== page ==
4. Conclusions

In this paper, we have discussed a transmission-matrix method for periodic structures with a higher symmetry. We have enhanced its accuracy by including higher-order modes and have demonstrated through a set of examples how the inclusion of these higher modes increases the accuracy of the method. Furthermore, we have used higher-order modes to explain how some twisted structures with symmetry can be equivalent to non-twisted structures with a reduced period. We also applied the twist operator to a transmission matrix method for the first time. This resulted in a new formulation that applies to a subregion of a unit cell for structures with a twist symmetry with a lower computation cost.

Author Contributions

Conceptualization, G.V.; methodology, M.B and G.V.; software, M.B.; validation, M.B.; formal analysis, M.B. and G.V.; writing—original draft preparation, M.B.; writing—review and editing, M.B. and G.V.; visualization, M.B.; supervision, G.V.; project administration, G.V.; funding acquisition, G.V.

Funding

This work was supported by the French governement under the ANR grant HOLeYMETA ANR JCJC 2016 ANR-16-CE24-0030 and by Sorbonne Universités under the Emergence 2016 grant MetaSym.

Acknowledgments

The authors wish to thank Francisco Mesa and Raúl Rodríguez-Berral from Universidad de Sevilla for useful discussions on the subject.

Conflicts of Interest

The authors declare no conflict of interest.

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Figure 1. Pin-loaded coaxial transmission lines: (a) 2-fold twist-symmetric, (b) 4-fold twist-symmetric, (c) non-twist symmetric with 2 pins, and (d) non-twist symmetric with 4 pins. ( d 1 = 2.4 mm, d 2 = 4.84 mm, d 3 = 2.4 mm, and h = 2 mm).
Figure 1. Pin-loaded coaxial transmission lines: (a) 2-fold twist-symmetric, (b) 4-fold twist-symmetric, (c) non-twist symmetric with 2 pins, and (d) non-twist symmetric with 4 pins. ( d 1 = 2.4 mm, d 2 = 4.84 mm, d 3 = 2.4 mm, and h = 2 mm).
Symmetry 11 00620 g001
Figure 2. A dispersion diagram comparison of the twist-symmetric and their non-twist symmetric structures shown in Figure 1: (a) with 2 pins ( p = 15 mm), (b) with 2 pins ( p = 7 mm), (c) with 4 pins ( p = 15 mm), and (d) with 4 pins ( p = 10 mm).
Figure 2. A dispersion diagram comparison of the twist-symmetric and their non-twist symmetric structures shown in Figure 1: (a) with 2 pins ( p = 15 mm), (b) with 2 pins ( p = 7 mm), (c) with 4 pins ( p = 15 mm), and (d) with 4 pins ( p = 10 mm).
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Figure 3. A dispersion diagram of 2-fold twist-symmetric structures in Figure 1 derived from the T-matrix method and CST ES applied to their unit cells: (a) Twisted p = 15 mm, (b) associated non-twisted p = 15 mm, (c) twisted p = 7 mm, and (d) associated non-twisted p = 7 mm.
Figure 3. A dispersion diagram of 2-fold twist-symmetric structures in Figure 1 derived from the T-matrix method and CST ES applied to their unit cells: (a) Twisted p = 15 mm, (b) associated non-twisted p = 15 mm, (c) twisted p = 7 mm, and (d) associated non-twisted p = 7 mm.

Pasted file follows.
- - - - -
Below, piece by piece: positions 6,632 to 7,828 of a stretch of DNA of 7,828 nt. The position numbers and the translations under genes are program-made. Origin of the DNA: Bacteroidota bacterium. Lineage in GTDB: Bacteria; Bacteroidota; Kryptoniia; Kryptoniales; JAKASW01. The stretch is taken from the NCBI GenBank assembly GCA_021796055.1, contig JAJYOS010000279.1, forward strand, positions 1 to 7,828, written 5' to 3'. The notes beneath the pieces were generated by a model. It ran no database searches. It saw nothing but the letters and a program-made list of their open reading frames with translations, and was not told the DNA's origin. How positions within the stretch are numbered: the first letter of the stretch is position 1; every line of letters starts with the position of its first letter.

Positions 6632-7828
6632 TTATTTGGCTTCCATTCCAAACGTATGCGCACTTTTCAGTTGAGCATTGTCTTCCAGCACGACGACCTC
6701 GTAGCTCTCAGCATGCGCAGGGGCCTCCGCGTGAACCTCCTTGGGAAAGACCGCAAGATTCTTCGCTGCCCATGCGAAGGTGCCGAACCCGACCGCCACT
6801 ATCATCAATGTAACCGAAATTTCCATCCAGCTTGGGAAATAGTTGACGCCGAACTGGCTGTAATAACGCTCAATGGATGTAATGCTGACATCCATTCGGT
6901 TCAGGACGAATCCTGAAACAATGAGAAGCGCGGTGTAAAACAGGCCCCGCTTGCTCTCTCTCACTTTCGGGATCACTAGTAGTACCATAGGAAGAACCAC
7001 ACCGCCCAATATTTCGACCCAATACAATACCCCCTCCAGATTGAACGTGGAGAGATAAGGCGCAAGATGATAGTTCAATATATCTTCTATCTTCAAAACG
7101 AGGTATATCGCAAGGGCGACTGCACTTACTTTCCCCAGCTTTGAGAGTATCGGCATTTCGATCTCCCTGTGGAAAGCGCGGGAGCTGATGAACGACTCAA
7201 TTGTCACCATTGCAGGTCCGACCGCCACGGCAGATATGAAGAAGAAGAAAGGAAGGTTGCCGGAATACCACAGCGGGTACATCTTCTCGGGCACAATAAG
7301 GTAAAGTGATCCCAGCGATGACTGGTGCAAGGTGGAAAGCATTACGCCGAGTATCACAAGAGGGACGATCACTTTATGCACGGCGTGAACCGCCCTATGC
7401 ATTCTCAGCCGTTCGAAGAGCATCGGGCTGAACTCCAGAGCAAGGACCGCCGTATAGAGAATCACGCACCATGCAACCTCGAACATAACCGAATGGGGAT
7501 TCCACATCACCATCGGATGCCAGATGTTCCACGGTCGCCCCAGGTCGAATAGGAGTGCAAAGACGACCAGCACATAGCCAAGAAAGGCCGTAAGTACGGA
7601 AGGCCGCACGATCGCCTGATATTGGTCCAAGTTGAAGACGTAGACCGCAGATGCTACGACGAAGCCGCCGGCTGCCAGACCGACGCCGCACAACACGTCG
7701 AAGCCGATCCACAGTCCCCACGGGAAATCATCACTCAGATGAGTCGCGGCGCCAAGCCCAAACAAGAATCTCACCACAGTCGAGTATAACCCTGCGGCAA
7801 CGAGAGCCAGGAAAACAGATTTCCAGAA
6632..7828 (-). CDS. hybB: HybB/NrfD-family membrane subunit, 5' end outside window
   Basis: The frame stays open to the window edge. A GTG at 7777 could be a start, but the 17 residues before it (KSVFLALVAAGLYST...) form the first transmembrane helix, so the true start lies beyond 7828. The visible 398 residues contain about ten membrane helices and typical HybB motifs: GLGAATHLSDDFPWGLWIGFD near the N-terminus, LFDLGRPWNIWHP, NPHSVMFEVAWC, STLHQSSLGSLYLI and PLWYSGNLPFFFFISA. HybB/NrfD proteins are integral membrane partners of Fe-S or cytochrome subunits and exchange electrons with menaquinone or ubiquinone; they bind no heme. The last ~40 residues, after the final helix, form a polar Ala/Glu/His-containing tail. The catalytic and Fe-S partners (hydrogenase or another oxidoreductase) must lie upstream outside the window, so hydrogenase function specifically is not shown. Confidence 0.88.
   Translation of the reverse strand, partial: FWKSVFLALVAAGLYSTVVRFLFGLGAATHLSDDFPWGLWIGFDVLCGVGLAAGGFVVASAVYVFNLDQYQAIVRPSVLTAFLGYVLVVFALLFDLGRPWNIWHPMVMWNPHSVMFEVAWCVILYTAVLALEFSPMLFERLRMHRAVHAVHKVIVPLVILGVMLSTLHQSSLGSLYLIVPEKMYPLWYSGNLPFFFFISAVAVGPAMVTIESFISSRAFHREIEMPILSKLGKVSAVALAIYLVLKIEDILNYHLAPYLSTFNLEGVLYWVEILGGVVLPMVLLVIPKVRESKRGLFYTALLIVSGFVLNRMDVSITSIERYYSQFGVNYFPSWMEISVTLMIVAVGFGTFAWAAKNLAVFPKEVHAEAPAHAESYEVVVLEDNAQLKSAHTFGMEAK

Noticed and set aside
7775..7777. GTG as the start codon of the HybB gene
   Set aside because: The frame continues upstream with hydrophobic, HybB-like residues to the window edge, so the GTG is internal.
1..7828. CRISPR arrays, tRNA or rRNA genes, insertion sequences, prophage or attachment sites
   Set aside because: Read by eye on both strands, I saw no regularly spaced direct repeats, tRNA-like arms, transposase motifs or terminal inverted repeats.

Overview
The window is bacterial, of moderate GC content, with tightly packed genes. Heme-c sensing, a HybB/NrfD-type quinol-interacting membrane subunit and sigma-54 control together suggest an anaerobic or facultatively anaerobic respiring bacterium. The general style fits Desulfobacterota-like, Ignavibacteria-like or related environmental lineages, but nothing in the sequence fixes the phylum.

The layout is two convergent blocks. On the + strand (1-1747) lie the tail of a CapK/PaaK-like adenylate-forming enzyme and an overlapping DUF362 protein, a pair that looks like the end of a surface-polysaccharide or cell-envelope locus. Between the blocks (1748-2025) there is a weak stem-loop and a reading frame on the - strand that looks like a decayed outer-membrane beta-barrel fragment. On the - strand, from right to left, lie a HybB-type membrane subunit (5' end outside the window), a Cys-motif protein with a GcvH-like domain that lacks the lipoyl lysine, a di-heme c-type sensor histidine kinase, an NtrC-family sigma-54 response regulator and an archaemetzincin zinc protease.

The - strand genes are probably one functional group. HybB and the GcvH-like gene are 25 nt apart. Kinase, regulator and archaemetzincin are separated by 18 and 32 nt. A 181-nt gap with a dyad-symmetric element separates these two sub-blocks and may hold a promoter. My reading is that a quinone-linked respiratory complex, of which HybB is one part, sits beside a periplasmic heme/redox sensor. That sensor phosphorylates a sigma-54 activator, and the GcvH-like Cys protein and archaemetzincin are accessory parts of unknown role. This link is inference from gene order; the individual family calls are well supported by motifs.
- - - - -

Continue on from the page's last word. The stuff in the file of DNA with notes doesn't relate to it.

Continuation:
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Figure 4. A dispersion diagram of 4-fold twist-symmetric structures in Figure 1 derived from the T-matrix method and CST ES applied to their unit cells: (a) Twisted p = 15 mm, (b) associated non-twisted p = 15 mm, (c) twisted p = 10 mm, and (d) associated non-twisted p = 10 mm.
Figure 4. A dispersion diagram of 4-fold twist-symmetric structures in Figure 1 derived from the T-matrix method and CST ES applied to their unit cells: (a) Twisted p = 15 mm, (b) associated non-twisted p = 15 mm, (c) twisted p = 10 mm, and (d) associated non-twisted p = 10 mm.
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Figure 5. Dispersion diagrams derived with the T-matrix method on the subunit cell of the structure in Figure 1b (p = 15 mm): (a) The normalized phase constant β p / π vs. frequency and (b) the normalized attenuation constant α / k 0 vs. frequency ( k 0 being the free-space wavenumber).
Figure 5. Dispersion diagrams derived with the T-matrix method on the subunit cell of the structure in Figure 1b (p = 15 mm): (a) The normalized phase constant β p / π vs. frequency and (b) the normalized attenuation constant α / k 0 vs. frequency ( k 0 being the free-space wavenumber).
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Table 1. The computational time for solving the periodic structure in Figure 1b.
Table 1. The computational time for solving the periodic structure in Figure 1b.
1 frequency pointT matrix (subunit Cell)T matrix (unit cell)CST (eigensolver)
Time (s)121913
76 frequency pointsT matrix (subunit cell)T matrix (unit cell)CST (eigensolver)
Time (s)2188780

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Bagheriasl, M.; Valerio, G. Bloch Analysis of Electromagnetic Waves in Twist-Symmetric Lines. Symmetry 2019, 11, 620. https://doi.org/10.3390/sym11050620

AMA Style

Bagheriasl M, Valerio G. Bloch Analysis of Electromagnetic Waves in Twist-Symmetric Lines. Symmetry. 2019; 11(5):620. https://doi.org/10.3390/sym11050620

Chicago/Turabian Style

Bagheriasl, Mohammad, and Guido Valerio. 2019. "Bloch Analysis of Electromagnetic Waves in Twist-Symmetric Lines" Symmetry 11, no. 5: 620. https://doi.org/10.3390/sym11050620